Last fall – the weekend before Thanksgiving, to be exact – two generations of prog, fusion, Eastern, jazz and jam minded players convened in Raleigh, North Carolina for a summit called the New Universe Music Festival. The event was the brainchild of the indie label Abstract Logix, which has been blurring the boundaries (and age restrictions) regulating various musical genres for years. Its music has been primarily introduced through recordings. On these two November nights, however, such sounds were allowed to bump heads onstage. Through an engaging double-disc live album, Abstract Logix Live! The New Universe Music Festival 2010, those performances now become part of the label’s recorded mission.
Among the elder participants: pioneering guitarist and Mahavishnu Orchestra founder John McLaughlin, past and present Return to Forever drummer Lenny White and the landmark Indian percussionist (and one-time McLaughlin bandmate) Zakir Hussain. From the younger camp come Widespread Panic guitarist Jimmy Herring, Indian drummer and film score composer Ranjit Barot and the extraordinary Oregon-born guitarist Wayne Krantz (whose has collaborated with Steely Dan and Billy Cobham, among many others).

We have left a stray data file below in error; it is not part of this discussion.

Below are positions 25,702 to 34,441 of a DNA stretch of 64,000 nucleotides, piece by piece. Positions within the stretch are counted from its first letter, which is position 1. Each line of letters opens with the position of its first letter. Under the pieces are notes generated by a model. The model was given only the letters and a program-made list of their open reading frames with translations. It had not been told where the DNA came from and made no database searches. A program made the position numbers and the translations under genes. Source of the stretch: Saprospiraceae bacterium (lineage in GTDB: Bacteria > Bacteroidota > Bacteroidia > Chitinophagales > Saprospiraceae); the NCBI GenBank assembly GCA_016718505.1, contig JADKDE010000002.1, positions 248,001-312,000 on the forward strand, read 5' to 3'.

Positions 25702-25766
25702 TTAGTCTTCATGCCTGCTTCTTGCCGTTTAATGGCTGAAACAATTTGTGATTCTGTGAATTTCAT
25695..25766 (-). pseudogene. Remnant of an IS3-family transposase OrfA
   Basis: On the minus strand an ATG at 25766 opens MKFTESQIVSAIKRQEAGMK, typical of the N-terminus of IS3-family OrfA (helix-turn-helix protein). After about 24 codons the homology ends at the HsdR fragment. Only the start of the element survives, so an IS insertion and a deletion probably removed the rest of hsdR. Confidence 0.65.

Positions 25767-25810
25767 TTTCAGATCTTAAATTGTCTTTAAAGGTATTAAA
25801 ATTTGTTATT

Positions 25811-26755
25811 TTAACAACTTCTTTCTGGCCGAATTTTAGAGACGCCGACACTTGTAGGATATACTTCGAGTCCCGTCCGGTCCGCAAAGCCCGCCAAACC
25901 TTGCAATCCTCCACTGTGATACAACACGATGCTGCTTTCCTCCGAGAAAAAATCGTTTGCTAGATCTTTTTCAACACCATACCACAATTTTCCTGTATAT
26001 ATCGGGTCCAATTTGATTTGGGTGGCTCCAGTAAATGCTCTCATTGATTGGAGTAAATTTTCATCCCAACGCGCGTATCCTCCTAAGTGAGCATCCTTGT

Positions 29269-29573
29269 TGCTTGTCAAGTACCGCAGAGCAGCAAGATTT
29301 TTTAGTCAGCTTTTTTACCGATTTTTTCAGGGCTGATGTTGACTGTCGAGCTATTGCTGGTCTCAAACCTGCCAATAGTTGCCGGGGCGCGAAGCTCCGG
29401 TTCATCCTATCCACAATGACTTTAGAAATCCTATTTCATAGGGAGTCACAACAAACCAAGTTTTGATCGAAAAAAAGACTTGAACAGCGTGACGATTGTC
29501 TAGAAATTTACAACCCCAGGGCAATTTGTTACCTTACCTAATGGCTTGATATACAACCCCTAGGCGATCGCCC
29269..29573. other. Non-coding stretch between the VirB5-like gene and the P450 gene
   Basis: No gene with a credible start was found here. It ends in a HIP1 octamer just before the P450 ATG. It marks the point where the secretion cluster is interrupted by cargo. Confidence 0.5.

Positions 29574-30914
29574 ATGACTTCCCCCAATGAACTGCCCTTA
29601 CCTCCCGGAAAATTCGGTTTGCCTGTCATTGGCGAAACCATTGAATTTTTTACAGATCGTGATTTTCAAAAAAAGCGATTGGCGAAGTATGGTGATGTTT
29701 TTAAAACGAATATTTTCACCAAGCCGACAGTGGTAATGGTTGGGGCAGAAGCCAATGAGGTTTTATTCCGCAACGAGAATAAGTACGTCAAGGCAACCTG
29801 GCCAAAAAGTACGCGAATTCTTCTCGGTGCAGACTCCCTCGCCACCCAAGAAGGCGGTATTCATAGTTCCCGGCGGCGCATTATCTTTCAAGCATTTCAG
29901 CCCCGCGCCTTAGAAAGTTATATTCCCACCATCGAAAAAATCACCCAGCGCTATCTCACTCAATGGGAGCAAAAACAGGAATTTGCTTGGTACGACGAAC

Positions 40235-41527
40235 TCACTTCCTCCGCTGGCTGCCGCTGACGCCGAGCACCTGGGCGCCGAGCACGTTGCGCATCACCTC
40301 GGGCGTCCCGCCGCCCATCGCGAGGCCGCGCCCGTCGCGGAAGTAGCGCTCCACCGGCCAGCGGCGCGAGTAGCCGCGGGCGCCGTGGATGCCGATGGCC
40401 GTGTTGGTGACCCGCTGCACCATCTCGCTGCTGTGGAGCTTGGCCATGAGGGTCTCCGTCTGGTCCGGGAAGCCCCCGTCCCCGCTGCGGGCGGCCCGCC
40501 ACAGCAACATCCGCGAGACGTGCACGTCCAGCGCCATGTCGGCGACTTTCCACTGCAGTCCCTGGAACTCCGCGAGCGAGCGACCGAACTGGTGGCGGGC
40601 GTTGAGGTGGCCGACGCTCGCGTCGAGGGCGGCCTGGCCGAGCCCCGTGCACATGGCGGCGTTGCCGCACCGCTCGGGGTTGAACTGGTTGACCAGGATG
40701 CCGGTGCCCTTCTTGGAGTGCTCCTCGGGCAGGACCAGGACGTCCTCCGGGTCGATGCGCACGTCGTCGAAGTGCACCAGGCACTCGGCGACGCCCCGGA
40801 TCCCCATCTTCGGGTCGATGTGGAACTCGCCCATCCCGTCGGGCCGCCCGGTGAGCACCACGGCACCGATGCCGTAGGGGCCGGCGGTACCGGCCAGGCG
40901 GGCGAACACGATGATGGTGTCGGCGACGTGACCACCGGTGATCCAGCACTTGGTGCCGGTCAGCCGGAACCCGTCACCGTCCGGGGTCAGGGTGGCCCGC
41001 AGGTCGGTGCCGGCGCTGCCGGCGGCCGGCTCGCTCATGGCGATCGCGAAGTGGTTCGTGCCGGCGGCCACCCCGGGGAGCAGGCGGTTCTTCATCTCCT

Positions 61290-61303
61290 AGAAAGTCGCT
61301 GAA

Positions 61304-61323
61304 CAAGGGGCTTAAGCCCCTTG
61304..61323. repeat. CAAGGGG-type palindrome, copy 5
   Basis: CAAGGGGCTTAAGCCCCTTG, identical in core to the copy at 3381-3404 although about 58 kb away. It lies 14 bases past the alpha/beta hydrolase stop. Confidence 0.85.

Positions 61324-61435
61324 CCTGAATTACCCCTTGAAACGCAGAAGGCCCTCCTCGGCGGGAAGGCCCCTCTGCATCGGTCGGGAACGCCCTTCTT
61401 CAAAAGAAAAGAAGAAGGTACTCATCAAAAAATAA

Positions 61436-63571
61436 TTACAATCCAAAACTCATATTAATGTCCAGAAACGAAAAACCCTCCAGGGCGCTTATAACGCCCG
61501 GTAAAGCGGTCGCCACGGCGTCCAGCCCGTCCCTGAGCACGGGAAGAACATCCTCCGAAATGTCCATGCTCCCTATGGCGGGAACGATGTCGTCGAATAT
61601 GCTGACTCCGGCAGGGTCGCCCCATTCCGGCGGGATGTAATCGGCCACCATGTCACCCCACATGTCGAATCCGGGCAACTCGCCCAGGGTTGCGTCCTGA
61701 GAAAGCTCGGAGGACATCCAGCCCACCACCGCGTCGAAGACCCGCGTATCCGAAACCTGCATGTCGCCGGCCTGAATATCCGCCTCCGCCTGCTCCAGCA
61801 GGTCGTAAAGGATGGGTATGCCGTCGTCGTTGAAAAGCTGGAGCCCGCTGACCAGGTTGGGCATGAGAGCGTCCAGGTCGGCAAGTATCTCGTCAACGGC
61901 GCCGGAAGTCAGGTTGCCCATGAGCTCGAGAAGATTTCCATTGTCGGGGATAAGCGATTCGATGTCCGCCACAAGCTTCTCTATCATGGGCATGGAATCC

The music ranges from suitably eccentric – as in the busy funk and fusion passages that mingle between Barot and synth-happy Tribal Tech keyboardist Scott Kinsey on Sometimes I… - to the elegantly cool Very Sad, where Austrian guitarist Alex Machacek nicely channels the spaciousness and tone of one of the Abstract Logix stable’s most obvious influences, British prog and fusion stylist Allan Holdsworth.
Given the prominence of guitar heroes on New Universe Music Festival and the frequent Eastern underpinnings within their music, it seems only natural that the spirit of George Harrison would pay a visit. On a cover of the late Beatle’s Sgt. Pepper classic Within You, Without You, Herring opens with contemplative atmospherics respectful of Harrison’s original before building to a fusion boil with longtime drumming pal Jeff Sipe.
Krantz opens the second disc with a limber trio excursion titled Why that features the rubbery support of veteran six-string bassist Anthony Jackson while White revisits Gazelle, a tireless fusion romp he first recorded over 40 years ago alongside the tune’s composer, Joe Henderson.
McLaughlin’s 4th Dimension band, augmented by Hussain, brings the party home. On Recovery, they set up a concise electric bounce that relies as much on Cameroonian bassist Etienne M’Bappe and drummer Gary Husband as the two featured soloists. But the 21 minute Mother Tongues fully unleashes Hussain’s rigorous tabla rhythms and a surprisingly playful guitar lead from McLaughlin.
It’s a merry confluence of styles, sounds and ethnic strategies. And like the bulk of New Universe Music Festival, the resulting music is best appreciated for its improvisational ingenuity. In short, dig these glorious instrumental live performances for what they are rather than for where they came from.